• Figures 10 and 11 illustrate other envisaged applications of the bead type coupling. Figure 10 illustrates the use of a modulator 85 in the gap between the beads. The modulator can be an electro-optic crystal or other suitable modulator. Figure 11 illustrates how three fibres can be interconnected to provide power splitting using a partially reflecting surface 90 with light from one fibre being divided into two other fibres.
  • The present technique is not limited to in-line type coupling devices. Referring to Figure 12 it is possible to couple two fibres which have their axes located at 90°. The beads are produced in the manner described earlier after the fibres have been located in coupling elements 105, 106. The coupling elements are then located in a housing 107 so that the axes of the fibres lie at 90° to each other. Light from one fibre is directed towards the other fibre by way of a mirror 108 disposed at 45° to the axis of each fibre. The position of the mirror 108 can be adjusted by adjusting screws 109 to give optimum coupling.
  • Figure 13 illustrates how the technique can be used in a similar manner to produce a 180° connector.

Claims (10)

1. A method of coupling and aligning dielectric optical waveguides which includes locating an optical waveguide (20) to be coupled in a coupling element (12) of a coupling device, characterised by the step of forming a bead (24) on the end of the waveguide (20) and moving the waveguide so that the bead contacts a locating surface on the coupling element (12) whereby the bead acts as a locating element.
2. A method as claimed in claim 1 wherein a second optical waveguide (20) is located in a second coupling element (12), a bead (24) is formed on the end of the second waveguide, and the waveguides are aligned in their coupling elements.
3. A method as claimed in claim 1 or claim 2 wherein the or each coupling element includes at least one triad of balls (1), the waveguide extending through the central interstice of said triad.
4. A method as claimed in claim 1 or claim 2 wherein the or each coupling element includes a cylindrical body (50) having an axial bore (55) and three tapered rods (54) extending axially from the body, the waveguide being located through said bore and the bead when formed being located in the central interstice of said tapered rods.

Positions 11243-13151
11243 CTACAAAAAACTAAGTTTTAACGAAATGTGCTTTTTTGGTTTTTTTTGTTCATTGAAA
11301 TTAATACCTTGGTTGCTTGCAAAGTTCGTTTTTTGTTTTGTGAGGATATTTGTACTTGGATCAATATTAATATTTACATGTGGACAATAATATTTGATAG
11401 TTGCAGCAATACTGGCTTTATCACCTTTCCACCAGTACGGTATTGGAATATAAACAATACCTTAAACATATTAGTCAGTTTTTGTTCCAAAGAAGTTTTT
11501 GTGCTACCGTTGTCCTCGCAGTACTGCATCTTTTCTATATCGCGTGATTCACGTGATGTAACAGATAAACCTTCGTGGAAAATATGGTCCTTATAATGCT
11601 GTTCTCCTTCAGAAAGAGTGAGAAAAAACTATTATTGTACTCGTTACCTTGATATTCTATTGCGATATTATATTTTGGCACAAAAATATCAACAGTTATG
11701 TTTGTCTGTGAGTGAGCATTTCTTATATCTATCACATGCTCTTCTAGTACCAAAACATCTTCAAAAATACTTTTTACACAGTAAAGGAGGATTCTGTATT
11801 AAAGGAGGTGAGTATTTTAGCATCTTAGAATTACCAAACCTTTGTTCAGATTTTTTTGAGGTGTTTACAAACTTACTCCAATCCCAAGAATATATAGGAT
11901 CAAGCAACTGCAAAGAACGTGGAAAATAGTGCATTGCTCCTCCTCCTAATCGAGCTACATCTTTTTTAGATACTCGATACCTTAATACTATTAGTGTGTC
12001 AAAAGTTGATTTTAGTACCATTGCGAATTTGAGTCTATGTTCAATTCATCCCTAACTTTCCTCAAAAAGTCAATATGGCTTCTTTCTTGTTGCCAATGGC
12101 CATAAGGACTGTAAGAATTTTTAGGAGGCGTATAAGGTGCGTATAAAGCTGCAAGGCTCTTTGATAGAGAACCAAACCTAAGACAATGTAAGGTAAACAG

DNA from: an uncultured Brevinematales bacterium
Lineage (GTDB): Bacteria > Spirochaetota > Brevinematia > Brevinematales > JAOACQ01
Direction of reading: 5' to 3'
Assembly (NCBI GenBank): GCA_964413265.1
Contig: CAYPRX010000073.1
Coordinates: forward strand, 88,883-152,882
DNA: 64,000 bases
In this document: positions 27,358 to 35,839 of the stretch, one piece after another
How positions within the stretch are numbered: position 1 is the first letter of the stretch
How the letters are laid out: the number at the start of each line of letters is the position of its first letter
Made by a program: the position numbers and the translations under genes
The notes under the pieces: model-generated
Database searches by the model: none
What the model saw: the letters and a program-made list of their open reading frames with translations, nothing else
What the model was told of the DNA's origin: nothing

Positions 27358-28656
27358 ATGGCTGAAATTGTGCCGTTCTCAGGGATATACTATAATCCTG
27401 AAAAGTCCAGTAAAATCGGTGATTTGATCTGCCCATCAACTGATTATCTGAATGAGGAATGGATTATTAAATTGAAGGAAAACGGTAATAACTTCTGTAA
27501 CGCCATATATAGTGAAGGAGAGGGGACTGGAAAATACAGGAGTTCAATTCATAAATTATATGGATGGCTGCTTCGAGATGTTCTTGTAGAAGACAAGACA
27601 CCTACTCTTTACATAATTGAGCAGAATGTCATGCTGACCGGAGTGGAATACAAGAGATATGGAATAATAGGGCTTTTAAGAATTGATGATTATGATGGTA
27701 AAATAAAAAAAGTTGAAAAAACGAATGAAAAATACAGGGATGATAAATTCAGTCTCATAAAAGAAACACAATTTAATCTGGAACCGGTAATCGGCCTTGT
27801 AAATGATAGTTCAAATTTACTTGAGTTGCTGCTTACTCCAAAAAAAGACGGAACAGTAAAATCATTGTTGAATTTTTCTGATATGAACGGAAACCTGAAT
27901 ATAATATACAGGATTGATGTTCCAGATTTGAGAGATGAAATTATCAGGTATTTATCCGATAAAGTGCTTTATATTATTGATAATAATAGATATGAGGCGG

5. A method as claimed in claim 1 or claim 2 wherein each coupling element (50) includes a cylindrical body having an axial bore (55) and a hemispherical recess (71) around the mouth of one end of the bore.
6. A method as claimed in claim 1 or claim 2 wherein each coupling element (50) has an axial bore (55) which opens into a conical recess (74) at one end of said element, the surface of the element defining the apex region of said conical recess. constituting said locating surface.
7. A method as claimed in claim 1 or claim 2 wherein the or each coupling element has a surface with an elongate groove (82) in which the waveguide is located, said bead (24) being located against the mouth of the groove.
8. A method as claimed in any preceding claim wherein the bead (24) is formed by fusing a predetermined length of waveguide using an electric arc.
9. A method as claimed in claim 8 wherein the waveguide is moved vertically upwards during said fusion.
10. A dielectric optical waveguide coupling comprising first and second coupling elements (12) each supporting a dielectric optical waveguide (20) so that the axes of the waveguides are aligned, and wherein each waveguide (20) has a bead (24) formed on the end thereof which bead locates against a locating surface on its associated coupling element.
EP19800302310 1979-07-09 1980-07-08 Method of precisely locating the end of a dielectric optical waveguide in a waveguide coupling device Expired EP0022374B1 (en)

Priority Applications (4)

Application Number Priority Date Filing Date Title
GB7923817 1979-07-09
GB7923817 1979-07-09
GB7938194 1979-11-05
GB7938194 1979-11-05

Applications Claiming Priority (1)

Application Number Priority Date Filing Date Title
AT80302310T AT2978T (en) 1979-07-09 1980-07-08 A process for the precise arrangement of the end of a dielectric optical waveguide in a fiber optic kupplingseinrichtung.

Publications (2)

Publication Number Publication Date
EP0022374A1 true EP0022374A1 (en) 1981-01-14
EP0022374B1 EP0022374B1 (en) 1983-04-06

Family

ID=26272127

Family Applications (1)

Application Number Title Priority Date Filing Date
EP19800302310 Expired EP0022374B1 (en) 1979-07-09 1980-07-08 Method of precisely locating the end of a dielectric optical waveguide in a waveguide coupling device

Country Status (4)

Country Link
US (1) US4497536A (en)
EP (1) EP0022374B1 (en)
CA (1) CA1115568A (en)
DE (1) DE3062617D1 (en)

Cited By (8)

* Cited by examiner, † Cited by third party
Publication number Priority date Publication date Assignee Title
EP0207373A1 (en) * 1985-06-21 1987-01-07 Siemens Aktiengesellschaft Ferrule for an optical wave guide
FR2604262A1 (en) * 1986-09-24 1988-03-25 Deutsch Co Connecting device for optical fibers
EP0270045A2 (en) * 1986-12-04 1988-06-08 Itt Industries Inc. Optic fiber contact
EP0278213A2 (en) * 1987-01-13 1988-08-17 Itt Industries Inc. Method and apparatus for forming lens-ended optical fibres
EP0159198A3 (en) * 1984-04-19 1989-03-08 E.I. Du Pont De Nemours And Company Optical fiber material having optical fiber tightly held by wrapping material
EP0330728A2 (en) * 1988-01-11 1989-09-06 Itt Industries Inc. Method and connection apparatus for optical fibres
EP0450256A1 (en) * 1990-04-02 1991-10-09 Hectronic Ag Optical fibre probe
FR2672696A1 (en) * 1991-02-08 1992-08-14 Smiths Industries Plc Connection for the interconnection of two optical fibers.

Families Citing this family (16)

* Cited by examiner, † Cited by third party